Digital Activism

Photo Taken from Storify

People are hoping to change the world through technology. With 2.4 billion people in 2012 having access to the Internet there is an advantage for activist to take to technology. Activist use digital technology (blogs, micro-blogs, SMS, websites, social networks, video, etc.) to: shape the public opinion, plan an action, protect other activists, share a call to action, take action digitally, and to transfer resources.

Photo Taken from KND Digital

“The 6 Activist Functions of Digital Tech” article says, “Anyone with an Internet connection can start a blog. Anyone with a smartphone can record and upload a video of police abuse. Not only can people act as citizen journalists, creating their own news stories, they can also educate and raise awareness of injustice by curating and re-broadcasting news stories to their friends using whatever social media platform they prefer, or even an old-fashioned technology like email.”

Photo Taken fro Code for Pittsburgh

When I thought of researching activists I thought of a crowd of people sitting outside a building with picket signs and starting riots, but today we don’t see much of this scenario. All todays activist have to do is click the mouse or press enter and it quickly soars through technology for millions of internet users to see. “The New Face of Teen Activism” article says, “With an estimated two in five young adults engaging with social issues online, we’ve entered into the age of digital activism, where grassroots movements are created through tweets, reblogs, likes, and status updates. Though some critics derisively refer to it as “slacktivism,”this new wave is proving how logging on can seriously impact your community—and the world.” With Twitter all you have to write is 140 characters and it can reach thousands of users across the globe.

Photo Taken from Robert W. Mills

I think this is somewhat scary information to wrap your head around because no matter what you post on social media someone will see it. Just as quickly as you delete what you just wrote someone can screenshot it and use it against you. Social media can be used negatively. I’ve seen this in the high school setting quite a bit and there’s been a lot of suicides based on what was shared on social media.

Photo Taken from The Inspired Classroom

Once I’m a teacher it will be important to teach my students what an incredible tool technology can be if used in a positive way. Marc Prensky wrote, “Technology gives kids power that people their age have never had. Let’s help them use it wisely.” Student can be shown how to stand up against bullying, bring awareness to those who suffer from mental illnesses, or they can inspire others to believe in themselves by using Twitter, Facebook, or blogs.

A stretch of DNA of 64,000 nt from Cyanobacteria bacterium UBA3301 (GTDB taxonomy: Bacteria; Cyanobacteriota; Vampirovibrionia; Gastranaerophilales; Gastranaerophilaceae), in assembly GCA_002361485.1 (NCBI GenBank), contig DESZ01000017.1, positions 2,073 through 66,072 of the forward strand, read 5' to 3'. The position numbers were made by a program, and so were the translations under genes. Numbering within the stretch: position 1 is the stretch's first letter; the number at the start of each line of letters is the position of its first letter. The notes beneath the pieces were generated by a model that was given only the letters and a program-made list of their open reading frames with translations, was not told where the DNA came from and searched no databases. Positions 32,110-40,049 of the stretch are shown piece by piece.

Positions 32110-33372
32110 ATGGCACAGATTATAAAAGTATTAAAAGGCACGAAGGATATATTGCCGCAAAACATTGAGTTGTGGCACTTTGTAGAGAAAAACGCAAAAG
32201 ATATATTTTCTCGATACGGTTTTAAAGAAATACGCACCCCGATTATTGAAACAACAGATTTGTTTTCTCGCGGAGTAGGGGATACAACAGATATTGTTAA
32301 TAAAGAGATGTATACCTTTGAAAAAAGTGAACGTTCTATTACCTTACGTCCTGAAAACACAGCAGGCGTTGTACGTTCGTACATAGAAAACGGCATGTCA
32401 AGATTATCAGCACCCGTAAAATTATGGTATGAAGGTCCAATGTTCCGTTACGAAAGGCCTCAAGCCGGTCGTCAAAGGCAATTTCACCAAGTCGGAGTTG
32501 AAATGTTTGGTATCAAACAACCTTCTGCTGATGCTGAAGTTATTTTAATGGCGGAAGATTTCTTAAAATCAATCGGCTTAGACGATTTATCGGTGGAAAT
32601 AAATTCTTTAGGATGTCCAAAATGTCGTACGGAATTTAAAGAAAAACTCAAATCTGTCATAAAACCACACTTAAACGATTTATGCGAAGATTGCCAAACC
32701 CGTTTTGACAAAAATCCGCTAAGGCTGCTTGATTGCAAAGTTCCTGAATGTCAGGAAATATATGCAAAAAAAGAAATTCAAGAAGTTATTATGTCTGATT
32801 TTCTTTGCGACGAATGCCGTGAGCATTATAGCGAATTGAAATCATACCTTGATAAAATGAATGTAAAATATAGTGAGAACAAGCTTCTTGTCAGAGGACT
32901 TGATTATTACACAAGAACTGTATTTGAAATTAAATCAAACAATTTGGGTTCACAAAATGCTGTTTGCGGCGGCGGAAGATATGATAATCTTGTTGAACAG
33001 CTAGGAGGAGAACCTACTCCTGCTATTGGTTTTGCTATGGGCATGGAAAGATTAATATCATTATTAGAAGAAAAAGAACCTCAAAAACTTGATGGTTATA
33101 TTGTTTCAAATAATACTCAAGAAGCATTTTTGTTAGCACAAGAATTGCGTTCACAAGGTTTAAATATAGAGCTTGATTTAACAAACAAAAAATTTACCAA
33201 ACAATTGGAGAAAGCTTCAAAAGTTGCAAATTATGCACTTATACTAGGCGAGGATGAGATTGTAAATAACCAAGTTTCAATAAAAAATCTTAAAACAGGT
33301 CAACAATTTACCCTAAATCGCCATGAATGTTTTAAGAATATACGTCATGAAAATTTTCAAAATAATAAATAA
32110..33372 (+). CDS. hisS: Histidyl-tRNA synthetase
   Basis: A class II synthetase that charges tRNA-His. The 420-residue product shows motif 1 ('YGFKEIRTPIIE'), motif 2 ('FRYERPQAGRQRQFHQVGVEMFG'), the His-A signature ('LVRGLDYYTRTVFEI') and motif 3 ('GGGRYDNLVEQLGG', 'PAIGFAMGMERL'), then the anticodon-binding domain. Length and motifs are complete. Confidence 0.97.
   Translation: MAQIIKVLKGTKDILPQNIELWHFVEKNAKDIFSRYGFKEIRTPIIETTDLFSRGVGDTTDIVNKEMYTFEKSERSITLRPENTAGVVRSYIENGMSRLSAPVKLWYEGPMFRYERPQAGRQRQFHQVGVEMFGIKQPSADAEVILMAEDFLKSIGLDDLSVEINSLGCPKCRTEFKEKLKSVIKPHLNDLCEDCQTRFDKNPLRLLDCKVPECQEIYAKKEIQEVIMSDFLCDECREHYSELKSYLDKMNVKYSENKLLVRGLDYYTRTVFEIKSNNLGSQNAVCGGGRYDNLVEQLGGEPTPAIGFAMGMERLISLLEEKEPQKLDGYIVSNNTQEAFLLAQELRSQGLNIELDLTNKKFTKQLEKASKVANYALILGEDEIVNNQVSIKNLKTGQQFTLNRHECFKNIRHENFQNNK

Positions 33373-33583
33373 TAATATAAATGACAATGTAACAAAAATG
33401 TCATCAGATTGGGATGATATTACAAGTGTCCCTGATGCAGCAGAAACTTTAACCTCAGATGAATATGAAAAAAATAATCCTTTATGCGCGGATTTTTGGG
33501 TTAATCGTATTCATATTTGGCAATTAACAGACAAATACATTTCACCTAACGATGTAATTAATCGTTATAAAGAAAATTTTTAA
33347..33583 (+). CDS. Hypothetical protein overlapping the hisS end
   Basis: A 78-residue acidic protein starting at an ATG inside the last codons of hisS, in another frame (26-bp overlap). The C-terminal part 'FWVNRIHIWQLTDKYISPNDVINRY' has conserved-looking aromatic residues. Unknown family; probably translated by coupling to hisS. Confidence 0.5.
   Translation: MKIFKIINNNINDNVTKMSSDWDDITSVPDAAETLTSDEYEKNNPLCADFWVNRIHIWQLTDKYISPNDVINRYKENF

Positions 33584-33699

I’ve never participated as a digital activist and when on my social media accounts I don’t see many users participating as an activist. I think activism is effective in both positive and negative scenarios. If I was an activist I would like to bring more attention to bullying and what just a few words can do to a person that end up in suicide. I’m very passionate about suicide prevention.

Photo Taken from PAYSPI

2 thoughts on “Digital Activism”

  1. I did not agree with the term “slacktivism.” If you are very passionate about digital activism and are consistently sharing content about it, you could be reaching a huge number of people via sharing. Just because it is easier to be digitally active, it does not mean that it is not effective. I know that I have seen posts shared my friends that came from people I did not know in other states.


  2. One of the awesome things about digital activism is that opinions and facts on current issues can reach millions of people all around the world. Yes, the term “slacktivism” indicates that people who decide to take part in activism solely through the use of digital activism are lazy, but in reality, their posts and comments probably reach more people than traditional riots and marches. One negative that I thought of with digital activism, though, is that anyone and everyone can post their opinions and statements on issues. This means that there could very well be invalid and uneducated statements being made on current issues. I could see it being very difficult to decipher reliable posts from unreliable ones when they could both come from everyday, ordinary people.


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